Mary Townsend Seymour, Hartford activist and leader of the Anti Lynching Crusaders. (portrait courtesy of the Shoeleather History Project) Shoeleather History Project

I think Mary Seymour is smiling. On Tuesday, March 29, President Joe Biden signed into law the Emmett Till Anti-Lynching Act, making lynching a federal hate crime.

Mary Townsend Seymour (1873-1957) was the Connecticut state organizer for the Anti Lynching Crusaders, an affiliate of the NAACP in the 1920s. She was a tireless Hartford activist who spent her life fighting for the disenfranchised. Along with New Haven’s Linna Saunders, Seymour criss-crossed the state to recruit members to the cause.

This new law is historic — literally. For more than 100 years Connecticut people looked to Congress to provide an effective method that federal prosecutors could use to prosecute racial violence.

Why? Because time and again, local legal authorities — especially in the South — looked the other way, or actually joined in the brutal spectacles that took the lives of African American men, women, and children.

“Lynching” has a broad and bloody definition: “an extrajudicial execution, in order to punish an alleged transgressor, or to intimidate, control, or otherwise manipulate a population of people.” This collective sadism has also been a weapon used to terrorize many other groups of people– Mexican, Asian, gay and trans, and even Italian immigrants in Louisiana and Mississippi.

In 1899, African Americans in Hartford rallied and lobbied to pass a national law making mob violence a federal offense. Several hundred people gathered in Foot Guard Hall, formed the Anti Lynching League and vowed to pressure lawmakers to act.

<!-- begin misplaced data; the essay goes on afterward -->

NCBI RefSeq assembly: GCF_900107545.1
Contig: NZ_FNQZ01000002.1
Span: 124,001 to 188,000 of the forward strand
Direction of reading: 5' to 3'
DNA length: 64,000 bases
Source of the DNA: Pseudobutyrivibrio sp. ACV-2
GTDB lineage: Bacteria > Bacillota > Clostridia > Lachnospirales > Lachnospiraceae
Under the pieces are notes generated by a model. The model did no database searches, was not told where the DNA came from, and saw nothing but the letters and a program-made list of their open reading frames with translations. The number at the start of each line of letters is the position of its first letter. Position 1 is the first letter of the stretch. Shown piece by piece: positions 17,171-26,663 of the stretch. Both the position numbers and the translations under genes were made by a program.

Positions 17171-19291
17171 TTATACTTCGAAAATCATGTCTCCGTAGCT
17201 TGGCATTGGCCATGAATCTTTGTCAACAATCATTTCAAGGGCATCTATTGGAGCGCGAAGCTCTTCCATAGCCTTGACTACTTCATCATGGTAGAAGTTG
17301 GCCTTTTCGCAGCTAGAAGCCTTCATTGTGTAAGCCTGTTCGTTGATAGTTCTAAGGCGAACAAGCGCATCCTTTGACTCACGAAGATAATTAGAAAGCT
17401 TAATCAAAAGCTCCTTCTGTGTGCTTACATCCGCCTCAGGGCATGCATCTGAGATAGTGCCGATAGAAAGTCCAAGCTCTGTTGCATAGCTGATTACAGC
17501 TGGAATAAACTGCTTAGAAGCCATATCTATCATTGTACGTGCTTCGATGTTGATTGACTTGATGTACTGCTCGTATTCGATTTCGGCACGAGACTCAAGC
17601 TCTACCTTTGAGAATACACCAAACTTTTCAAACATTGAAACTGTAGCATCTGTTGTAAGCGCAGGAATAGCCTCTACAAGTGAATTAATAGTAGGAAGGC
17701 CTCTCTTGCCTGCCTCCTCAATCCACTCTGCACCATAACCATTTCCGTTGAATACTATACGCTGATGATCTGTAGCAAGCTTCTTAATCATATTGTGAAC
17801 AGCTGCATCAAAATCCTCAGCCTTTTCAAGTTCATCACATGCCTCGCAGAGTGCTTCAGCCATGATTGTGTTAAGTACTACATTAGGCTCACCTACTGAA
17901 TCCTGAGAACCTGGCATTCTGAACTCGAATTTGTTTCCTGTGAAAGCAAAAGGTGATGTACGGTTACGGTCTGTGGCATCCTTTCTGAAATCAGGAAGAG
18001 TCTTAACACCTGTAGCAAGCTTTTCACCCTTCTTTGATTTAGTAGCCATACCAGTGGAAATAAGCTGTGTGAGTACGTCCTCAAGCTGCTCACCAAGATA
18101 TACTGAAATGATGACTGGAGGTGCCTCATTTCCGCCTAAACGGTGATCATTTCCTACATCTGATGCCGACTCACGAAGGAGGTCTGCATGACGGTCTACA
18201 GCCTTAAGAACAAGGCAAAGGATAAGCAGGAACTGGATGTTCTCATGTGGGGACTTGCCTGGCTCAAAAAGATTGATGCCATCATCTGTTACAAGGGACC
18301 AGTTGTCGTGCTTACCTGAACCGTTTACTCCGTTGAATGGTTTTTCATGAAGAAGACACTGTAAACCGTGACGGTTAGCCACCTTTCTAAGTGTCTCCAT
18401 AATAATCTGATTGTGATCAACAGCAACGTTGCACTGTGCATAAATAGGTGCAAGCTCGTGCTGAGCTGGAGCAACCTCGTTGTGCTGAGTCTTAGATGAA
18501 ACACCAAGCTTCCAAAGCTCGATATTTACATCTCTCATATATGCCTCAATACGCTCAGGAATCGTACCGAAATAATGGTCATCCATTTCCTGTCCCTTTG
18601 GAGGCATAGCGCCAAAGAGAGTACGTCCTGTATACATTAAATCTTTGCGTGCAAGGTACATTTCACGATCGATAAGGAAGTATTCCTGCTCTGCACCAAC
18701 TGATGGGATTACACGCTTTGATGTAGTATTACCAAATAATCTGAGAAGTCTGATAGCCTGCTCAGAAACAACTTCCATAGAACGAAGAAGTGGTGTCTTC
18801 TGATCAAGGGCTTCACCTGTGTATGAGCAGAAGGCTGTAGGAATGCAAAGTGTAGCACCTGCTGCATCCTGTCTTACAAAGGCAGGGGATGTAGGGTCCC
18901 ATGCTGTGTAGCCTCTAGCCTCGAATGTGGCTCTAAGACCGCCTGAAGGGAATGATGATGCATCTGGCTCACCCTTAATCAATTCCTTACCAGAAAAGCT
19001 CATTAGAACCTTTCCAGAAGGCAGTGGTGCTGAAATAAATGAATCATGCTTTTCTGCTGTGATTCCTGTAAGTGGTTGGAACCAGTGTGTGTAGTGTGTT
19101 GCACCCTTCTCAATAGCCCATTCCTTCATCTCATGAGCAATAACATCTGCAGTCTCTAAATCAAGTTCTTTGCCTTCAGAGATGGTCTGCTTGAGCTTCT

In the 1920s and 1930s, national groups with Connecticut affiliates played an important role in the fight against lynching. The African Methodist Episcopal (AME) church backed proposed laws, as did the Federation of Churches, the Farmer-Labor Party, and the American Negro Labor Congress.

he Hartford Chronicle, a Connecticut newspaper published in 1946-47 for the African American community. (Chronicling America, National Endowment for the Humanities) Shoeleather History Project

Labor unions also took a stand. Groups like the United Electrical (UE) workers held street corner meetings in Hartford to drum up support. In the 1940s their demonstrations were joined by high profile figures like Eslanda Robeson, wife of Paul Robeson and an activist in her own right.

It’s hard to believe, but lynching has been openly  favored by public figures. In the 1930s, the governors of Massachusetts and California were actually defending the “right” of their states’ citizens to illegally execute their Black neighbors. In 1912, Connecticut Governor Simeon Baldwin was criticized for his failure to stand against mob violence.

Justice will never come for Emmett Till, Ahmaud Arbery, George Floyd, Heather Heyer, Breonna Taylor, the Charleston church members, or the 6,000 recorded victims of lynch mobs. But a measure of accountability may now be a reality.

Bias-motivated, organized murder demands a reckoning. If not for the early efforts of Mary Seymour and countless others, we would never have reached this place.

Steve Thornton is a retired union organizer. His website is